I had a very close childhood friend Jody Quinlan, who was born with a rare form of muscular dystrophy. He was wheelchair bound with only slight range of motion in one arm, so we came up with creative ways to compete with each other. We would bounce super balls into cans and roll Hot Wheels cars off of tables to see if we could get them to land upright and we’d do this for hours. We would play other games testing our knowledge that would show off his brilliant mind. At the mere age of 12, Jody was taking classes at the level of a senior in high school. I was in awe of him and nobody could make me laugh like he did.
Jody’s neck muscles were so weak that if his head fell to the side it would cut off his air, so everyone had to be vigilant around him. It truly was a battle for life and death every day of his fragile existence.
As a young kid in the 1970s, I also have fond memories of our family and friends watching the comedian, Jerry Lewis put on his MDA (Muscular Dystrophy Association) Labor Day Telethon to raise money for research and help victims in the fight against this horrible disease. The TV show launched in 1966 and ran every Labor Day until 2010. It would start on Sunday night and go for nearly 24 hours straight featuring the great entertainment talents of the day who would come on and sing, dance and tell jokes in between corporations and private individuals presenting huge check donations for the cause. The entire nation watched and felt the urge to help.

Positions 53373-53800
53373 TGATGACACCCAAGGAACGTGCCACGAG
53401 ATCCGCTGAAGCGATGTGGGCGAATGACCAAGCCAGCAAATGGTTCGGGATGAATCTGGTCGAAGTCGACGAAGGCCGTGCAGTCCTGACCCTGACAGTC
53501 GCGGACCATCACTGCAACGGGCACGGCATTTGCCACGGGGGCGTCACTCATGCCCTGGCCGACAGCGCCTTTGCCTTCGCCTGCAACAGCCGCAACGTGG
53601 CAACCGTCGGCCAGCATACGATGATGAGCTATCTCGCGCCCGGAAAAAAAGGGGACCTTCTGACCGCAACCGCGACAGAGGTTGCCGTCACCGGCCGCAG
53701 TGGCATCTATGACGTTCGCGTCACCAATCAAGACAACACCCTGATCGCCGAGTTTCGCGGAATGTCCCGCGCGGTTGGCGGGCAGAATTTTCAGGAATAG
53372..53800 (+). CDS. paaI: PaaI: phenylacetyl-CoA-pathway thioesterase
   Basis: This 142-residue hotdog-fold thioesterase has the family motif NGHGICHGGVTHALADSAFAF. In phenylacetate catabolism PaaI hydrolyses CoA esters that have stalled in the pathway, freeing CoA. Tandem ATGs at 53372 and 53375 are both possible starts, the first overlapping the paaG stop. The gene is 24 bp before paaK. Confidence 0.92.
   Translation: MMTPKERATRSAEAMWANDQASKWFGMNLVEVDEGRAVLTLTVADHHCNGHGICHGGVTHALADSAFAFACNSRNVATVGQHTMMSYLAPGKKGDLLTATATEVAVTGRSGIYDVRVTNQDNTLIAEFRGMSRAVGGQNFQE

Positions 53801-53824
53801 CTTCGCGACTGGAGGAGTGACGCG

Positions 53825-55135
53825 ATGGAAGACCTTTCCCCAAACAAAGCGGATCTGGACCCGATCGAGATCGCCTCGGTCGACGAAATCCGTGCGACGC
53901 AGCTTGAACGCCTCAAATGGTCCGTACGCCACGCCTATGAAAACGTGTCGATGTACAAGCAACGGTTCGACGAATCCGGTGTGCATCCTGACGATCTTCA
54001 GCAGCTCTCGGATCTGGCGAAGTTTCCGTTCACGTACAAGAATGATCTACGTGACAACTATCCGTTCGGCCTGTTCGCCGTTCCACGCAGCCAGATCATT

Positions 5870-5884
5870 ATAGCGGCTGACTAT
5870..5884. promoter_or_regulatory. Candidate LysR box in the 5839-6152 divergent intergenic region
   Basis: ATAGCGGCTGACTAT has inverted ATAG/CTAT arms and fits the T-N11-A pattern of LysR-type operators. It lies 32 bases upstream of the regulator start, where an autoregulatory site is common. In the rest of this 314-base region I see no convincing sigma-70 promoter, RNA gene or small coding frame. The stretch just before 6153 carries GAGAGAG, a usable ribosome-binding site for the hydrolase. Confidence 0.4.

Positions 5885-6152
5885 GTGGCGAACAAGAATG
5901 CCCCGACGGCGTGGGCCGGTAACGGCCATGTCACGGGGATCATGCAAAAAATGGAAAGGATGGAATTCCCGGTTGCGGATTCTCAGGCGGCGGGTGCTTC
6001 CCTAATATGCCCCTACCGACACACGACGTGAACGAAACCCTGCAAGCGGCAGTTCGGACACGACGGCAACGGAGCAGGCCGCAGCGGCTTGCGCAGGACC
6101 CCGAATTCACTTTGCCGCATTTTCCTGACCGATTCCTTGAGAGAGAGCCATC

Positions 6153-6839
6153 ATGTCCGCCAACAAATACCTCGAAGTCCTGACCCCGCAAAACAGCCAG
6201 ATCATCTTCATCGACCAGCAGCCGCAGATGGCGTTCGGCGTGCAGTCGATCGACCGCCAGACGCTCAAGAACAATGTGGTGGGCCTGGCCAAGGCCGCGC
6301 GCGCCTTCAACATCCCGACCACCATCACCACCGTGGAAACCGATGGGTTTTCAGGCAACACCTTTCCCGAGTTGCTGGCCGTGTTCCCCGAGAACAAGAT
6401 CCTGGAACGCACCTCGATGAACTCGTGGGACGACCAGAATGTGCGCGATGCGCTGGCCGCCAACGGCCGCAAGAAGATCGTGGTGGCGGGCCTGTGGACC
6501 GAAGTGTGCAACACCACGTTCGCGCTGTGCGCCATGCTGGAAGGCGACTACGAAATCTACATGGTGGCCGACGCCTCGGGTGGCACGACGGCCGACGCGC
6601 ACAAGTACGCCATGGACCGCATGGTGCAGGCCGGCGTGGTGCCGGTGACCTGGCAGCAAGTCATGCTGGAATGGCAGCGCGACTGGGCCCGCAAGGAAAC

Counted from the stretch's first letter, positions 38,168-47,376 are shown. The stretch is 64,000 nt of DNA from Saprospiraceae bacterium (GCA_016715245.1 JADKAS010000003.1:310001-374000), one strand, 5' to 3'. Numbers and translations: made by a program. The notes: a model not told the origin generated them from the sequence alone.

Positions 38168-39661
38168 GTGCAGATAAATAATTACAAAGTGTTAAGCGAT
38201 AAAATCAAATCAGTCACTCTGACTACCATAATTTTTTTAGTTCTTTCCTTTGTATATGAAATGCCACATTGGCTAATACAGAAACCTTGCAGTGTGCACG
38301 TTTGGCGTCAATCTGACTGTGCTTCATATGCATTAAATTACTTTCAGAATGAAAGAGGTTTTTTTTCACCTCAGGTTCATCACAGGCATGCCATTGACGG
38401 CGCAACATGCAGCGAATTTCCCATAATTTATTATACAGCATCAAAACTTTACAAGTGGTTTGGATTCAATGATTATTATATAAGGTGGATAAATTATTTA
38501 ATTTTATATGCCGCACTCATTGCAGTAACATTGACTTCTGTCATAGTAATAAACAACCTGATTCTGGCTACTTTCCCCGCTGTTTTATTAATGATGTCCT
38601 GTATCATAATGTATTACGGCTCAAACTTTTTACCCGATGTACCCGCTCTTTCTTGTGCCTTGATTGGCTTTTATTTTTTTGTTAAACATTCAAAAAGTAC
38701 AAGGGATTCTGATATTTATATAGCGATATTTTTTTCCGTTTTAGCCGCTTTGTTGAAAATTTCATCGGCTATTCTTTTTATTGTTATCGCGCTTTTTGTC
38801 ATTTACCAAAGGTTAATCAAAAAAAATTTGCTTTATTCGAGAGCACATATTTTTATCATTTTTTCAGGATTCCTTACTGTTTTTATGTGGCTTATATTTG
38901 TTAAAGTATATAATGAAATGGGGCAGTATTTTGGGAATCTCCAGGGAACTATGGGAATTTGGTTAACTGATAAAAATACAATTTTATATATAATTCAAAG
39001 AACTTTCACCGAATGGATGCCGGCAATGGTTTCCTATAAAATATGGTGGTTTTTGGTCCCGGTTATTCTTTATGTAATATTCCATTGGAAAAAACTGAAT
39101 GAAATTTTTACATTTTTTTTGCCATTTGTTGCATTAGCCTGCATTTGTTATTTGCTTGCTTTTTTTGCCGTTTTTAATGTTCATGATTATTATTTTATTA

The show inspired me and my friends to walk in the Topeka MDA Walk-a-thon. We even took Jody with us for several of the early morning miles — pushing his wheelchair along the route. We figured if Lewis could stay up all night entertaining people live on TV and making a fool of himself to raise money, we surely could walk 25 miles. I was proud to raise money and walk for those who could not.
Tragically Jody succumbed to this cruel disease when he was just 13 years old. He’s one of those people you are privileged to meet in life that stays with you long after they are gone. Jody will always be with me.
With the death of Jerry Lewis at the age of 91 on Sunday, we also saw the passing of someone that personified commitment to his fellow man. I cannot think of another star so closely identified with a mission to find a cure for something that afflicts others. I just read that his fundraising efforts on behalf of MDA had reached around the $2.5 billion mark. Incredible. It will be a big day of celebration when scientists find a cure, thanks in no small part to the dedication of this man. Rest In Peace Mr. Jerry Lewis. May you never walk alone.
To read all of today's stories, Click here or call 642-2761 to subscribe to our e-edition or home delivery.